The Barbarian Invasions (2003) / Drama-Comedy
aka Les Invasions Barbares
MPAA Rated: R for sexual content, language, and drug content
Running Time: 112 min.
Cast: Remy Girard, Stephane Rousseau, Dorothee Berryman, Louise Portal, Yves Jacques, Pierre Curzi, Marie-Josee Croze, Marina Hands, Toni Cecchinato, Mitsou Gelinas
Director: Denys Arcand
Screenplay: Denys Arcand
Review published August 4, 2004
Seventeen years ago, French-Canadian auteur Denys Arcand (Stardom) impressed with his critically acclaimed The Decline of the American Empire. In The Barbarian Invasions, Arcand has reunited the cast of that film in this sequel, although you needn't be familiar with the film from seventeen years ago to appreciate it. In a wise move, Arcand tells his tale with knowledge that many in the audience will be watching these characters for the first time, and delivers a funny and sad commentary on love, life and death that resonates far deeper than the simple surface narrative would imply.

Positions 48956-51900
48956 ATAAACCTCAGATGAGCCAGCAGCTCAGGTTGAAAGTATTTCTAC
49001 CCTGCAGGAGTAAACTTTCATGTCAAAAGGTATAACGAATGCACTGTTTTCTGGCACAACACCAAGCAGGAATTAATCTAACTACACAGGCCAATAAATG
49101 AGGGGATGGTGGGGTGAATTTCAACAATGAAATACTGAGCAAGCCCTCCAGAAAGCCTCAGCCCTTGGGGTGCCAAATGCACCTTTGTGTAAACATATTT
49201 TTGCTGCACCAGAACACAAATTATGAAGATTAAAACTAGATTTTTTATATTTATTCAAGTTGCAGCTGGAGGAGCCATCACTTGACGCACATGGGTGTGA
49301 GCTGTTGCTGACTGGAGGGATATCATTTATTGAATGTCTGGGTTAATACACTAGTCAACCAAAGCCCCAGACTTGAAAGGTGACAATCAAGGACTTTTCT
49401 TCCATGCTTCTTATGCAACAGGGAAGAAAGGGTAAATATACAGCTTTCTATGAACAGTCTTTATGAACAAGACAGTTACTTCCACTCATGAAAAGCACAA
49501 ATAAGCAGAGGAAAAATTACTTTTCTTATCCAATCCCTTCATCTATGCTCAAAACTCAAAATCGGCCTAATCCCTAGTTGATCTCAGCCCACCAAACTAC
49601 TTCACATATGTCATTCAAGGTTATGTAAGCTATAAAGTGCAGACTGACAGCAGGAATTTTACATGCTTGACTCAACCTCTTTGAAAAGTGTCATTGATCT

As the story goes, Remy (Girard) is literally on his death bed, visited by his family, some of whom are estranged. Among them is his son Sebastien (Rousseau), a self-made millionaire, who puts aside his difference to see that his father's last days are spent well. With a terminal disease leaving no doubt, Sebastien tries to secure some heroin to ease the pain and keep up Remy's spirits, while the rest of the family and friends stay by his side and comfort him.
Buoyed by fine performances all around, Arcand's film is crisp and cutting, with terrific characterizations and complex motivations that are always right on target. While the subject matter is serious, the tone of the film never jerks the tears, and the morality is never played in obvious fashion, delivering everything it has to say in the subtlest ways possible. Wonderfully satirical and intelligent, it's also one of the more life affirming films about death you're likely to see. Recommended for anyone looking for thoughtful fare without the pretentious overhead.
©2004 Vince Leo